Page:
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Cardiomyopathy confers susceptibility to particulate matter-induced oxidative stress, vagal dominance, arrhythmia, pulmonary inflammation in heart failure-prone rats
Carll, A., N. Coates, D. Winsett, M. Hazari, A. Ledbetter, J. Richards, D. Costa, AND A. Farraj. Cardiomyopathy confers susceptibility to particulate matter-induced oxidative stress, vagal dominance, arrhythmia, pulmonary inflammation in heart failure-prone rats. INHALATION TOXICOLOGY. Informa Healthcare USA, New York, NY, 27(2):100-12, (2015).
Acute exposure to ambient fine particulate matter (PM2.5) is tied to cardiovascular morbidity and mortality, especially among those with prior cardiac injury. The mechanisms and pathophysiologic events precipitating these outcomes remain poorly understood but may involve inflammation, oxidative stress, arrhythmia, and autonomic nervous system imbalance. Cardiomyopathy results from cardiac injury, is the leading cause of heart failure, and can be induced in heart failure-prone rats through sub-chronic infusion of isoproterenol (ISO). To test whether cardiomyopathy confers susceptibility to inhaled PM2.5 and elucidate potential mechanisms, we investigated the cardiophysiologic, ventilatory, inflammatory, and oxidative effects of a single 4-hour nose-only inhalation of a metal-rich PM2.5 (580 µg/m3) in ISO-pretreated rats. During infusion, ISO (35 days * 1.0 mg/kg/day) significantly decreased blood pressure (BP) and pre-ejection period (PEP, an inverse correlate of contractility) and increased heart rate (HR) relative to saline. During the 5 days after infusion, ISO-treated rats had decreased HR and BP and increased PEP relative to saline-treated rats, indicating impaired cardiac function. Relative to clean air, PM2.5 prolonged PR-interval and decreased systolic BP during exposure; increased tidal volume, expiratory time, heart rate variability (HRV) parameters of parasympathetic tone, and atrioventricular block arrhythmias over the hours following; increased pulmonary neutrophils, macrophages, and total antioxidant status one day after exposure; and decreased pulmonary glutathione peroxidase 8 weeks after exposure, with all effects occurring exclusively in ISO-pretreated rats but not saline-pretreated rats. Ultimately, our findings indicate that cardiomyopathy confers susceptibility to the oxidative, inflammatory, ventilatory, autonomic, and arrhythmogenic effects of acute PM2.5 inhalation.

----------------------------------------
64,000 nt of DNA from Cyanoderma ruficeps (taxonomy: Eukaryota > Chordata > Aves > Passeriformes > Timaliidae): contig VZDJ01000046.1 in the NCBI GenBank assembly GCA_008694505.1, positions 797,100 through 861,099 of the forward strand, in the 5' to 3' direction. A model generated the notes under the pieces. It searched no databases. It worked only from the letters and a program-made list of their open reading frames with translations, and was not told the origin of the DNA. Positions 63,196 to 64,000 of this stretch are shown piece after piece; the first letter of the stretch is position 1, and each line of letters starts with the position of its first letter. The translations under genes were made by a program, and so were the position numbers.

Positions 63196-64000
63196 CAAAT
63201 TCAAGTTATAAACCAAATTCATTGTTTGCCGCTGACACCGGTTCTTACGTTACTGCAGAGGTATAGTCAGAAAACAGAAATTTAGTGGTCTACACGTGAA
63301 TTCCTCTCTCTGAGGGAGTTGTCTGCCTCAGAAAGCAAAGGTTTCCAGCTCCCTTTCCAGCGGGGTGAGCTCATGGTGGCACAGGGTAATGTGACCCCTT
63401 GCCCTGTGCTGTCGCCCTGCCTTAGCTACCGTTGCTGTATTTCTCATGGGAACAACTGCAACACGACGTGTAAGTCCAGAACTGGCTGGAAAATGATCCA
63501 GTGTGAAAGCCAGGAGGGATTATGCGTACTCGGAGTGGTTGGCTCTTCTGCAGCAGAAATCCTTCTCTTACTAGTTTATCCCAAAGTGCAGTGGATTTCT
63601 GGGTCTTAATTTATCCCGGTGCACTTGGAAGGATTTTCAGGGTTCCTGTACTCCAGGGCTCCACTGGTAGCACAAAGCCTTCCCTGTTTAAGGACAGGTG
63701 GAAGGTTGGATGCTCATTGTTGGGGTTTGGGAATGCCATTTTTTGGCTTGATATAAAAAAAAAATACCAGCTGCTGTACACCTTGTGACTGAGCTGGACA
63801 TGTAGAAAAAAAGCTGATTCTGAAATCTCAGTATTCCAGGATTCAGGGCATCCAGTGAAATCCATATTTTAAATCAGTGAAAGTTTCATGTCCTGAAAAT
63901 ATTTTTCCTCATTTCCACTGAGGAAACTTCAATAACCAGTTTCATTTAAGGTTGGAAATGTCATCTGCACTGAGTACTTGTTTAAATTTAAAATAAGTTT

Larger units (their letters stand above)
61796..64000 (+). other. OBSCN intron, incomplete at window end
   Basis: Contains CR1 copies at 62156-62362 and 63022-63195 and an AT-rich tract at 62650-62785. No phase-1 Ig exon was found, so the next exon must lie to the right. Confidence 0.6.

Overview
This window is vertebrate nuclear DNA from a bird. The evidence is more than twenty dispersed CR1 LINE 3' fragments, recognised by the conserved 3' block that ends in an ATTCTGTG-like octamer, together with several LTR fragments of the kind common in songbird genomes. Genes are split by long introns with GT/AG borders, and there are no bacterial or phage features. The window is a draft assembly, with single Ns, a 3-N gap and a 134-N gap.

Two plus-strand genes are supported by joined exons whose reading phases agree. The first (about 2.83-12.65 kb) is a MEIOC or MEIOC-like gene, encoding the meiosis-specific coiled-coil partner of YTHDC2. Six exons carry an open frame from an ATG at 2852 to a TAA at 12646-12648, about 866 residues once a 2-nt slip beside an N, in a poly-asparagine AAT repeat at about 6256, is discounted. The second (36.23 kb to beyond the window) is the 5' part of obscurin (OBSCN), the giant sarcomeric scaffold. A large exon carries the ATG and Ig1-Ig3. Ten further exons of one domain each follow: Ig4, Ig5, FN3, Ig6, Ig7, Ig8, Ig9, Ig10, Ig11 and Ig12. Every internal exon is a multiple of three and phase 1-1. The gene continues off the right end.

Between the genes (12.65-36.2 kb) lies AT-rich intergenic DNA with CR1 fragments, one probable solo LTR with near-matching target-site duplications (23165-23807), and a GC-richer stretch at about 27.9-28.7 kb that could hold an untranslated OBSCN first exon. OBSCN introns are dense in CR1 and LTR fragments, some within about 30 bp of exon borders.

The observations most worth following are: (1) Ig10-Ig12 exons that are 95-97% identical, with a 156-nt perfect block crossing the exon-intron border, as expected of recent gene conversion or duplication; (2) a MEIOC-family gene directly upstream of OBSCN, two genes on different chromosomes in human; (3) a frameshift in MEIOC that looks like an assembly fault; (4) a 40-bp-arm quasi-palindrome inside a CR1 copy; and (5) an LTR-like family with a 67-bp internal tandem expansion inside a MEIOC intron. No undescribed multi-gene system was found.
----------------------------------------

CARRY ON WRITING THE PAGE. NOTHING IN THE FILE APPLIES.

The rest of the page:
The examination of the health effects of air pollution have been hindered by a lack of a suitable methodology for yielding a heart failure model that parallels the natural etiology and progression of the disease. The impact of specific air pollution constituents, such as transition metals, on heart failure pathophysiology, has not been thoroughly examined. Residual oil fly ash (ROFA) is a major source of atmospheric iron, nickel, and vanadium (Fe, Ni, and V)—transition metals that are strongly implicated in the adverse health effects of PM. In the current study, we tested the hypothesis that acute inhalation of metal-rich PM2.5 would cause even more pronounced cardiopulmonary toxicity in rats with preexisting cardiomyopathy than in rats with minimal cardiomyopathy. To induce cardiomyopathy, young adult heart failure-prone rats were chronically infused with isoproterenol (ISO), a synthetic catecholamine. We assessed the effects of PM2.5 on cardiovascular and pulmonary physiology including electrocardiography (ECG), HRV (a measure of autonomic modulation of the heart), HR, arrhythmia, BP, and ventilatory parameters, as well as on blood and pulmonary biomarkers of injury, inflammation, and oxidative stress. In rats with cardiomyopathy, PM immediately decreased BP and prolonged PR-interval, and thereafter caused concomitant vagal dominance and bradyarrhythmias, followed by pulmonary inflammation and oxidative stress. Our findings support the mounting evidence that PM causes parasympathetic dominance, arrhythmia, and pulmonary inflammation contingent in part on underlying cardiac injury. Ultimately, this study demonstrates that preexisting cardiac injury confers susceptibility to the adverse cardiopulmonary effects of air pollution. This model may help elucidate the mechanisms by which air pollution exacerbates heart failure pathophysiology.
Record Details:Record Type: DOCUMENT (JOURNAL/PEER REVIEWED JOURNAL)
Organization:U.S. ENVIRONMENTAL PROTECTION AGENCY
OFFICE OF RESEARCH AND DEVELOPMENT
NATIONAL HEALTH AND ENVIRONMENTAL EFFECTS RESEARCH LABORATORY
ENVIRONMENTAL PUBLIC HEALTH DIVISION
CARDIOPULMONARY AND IMMUNOTOXICOLOGY BRANCH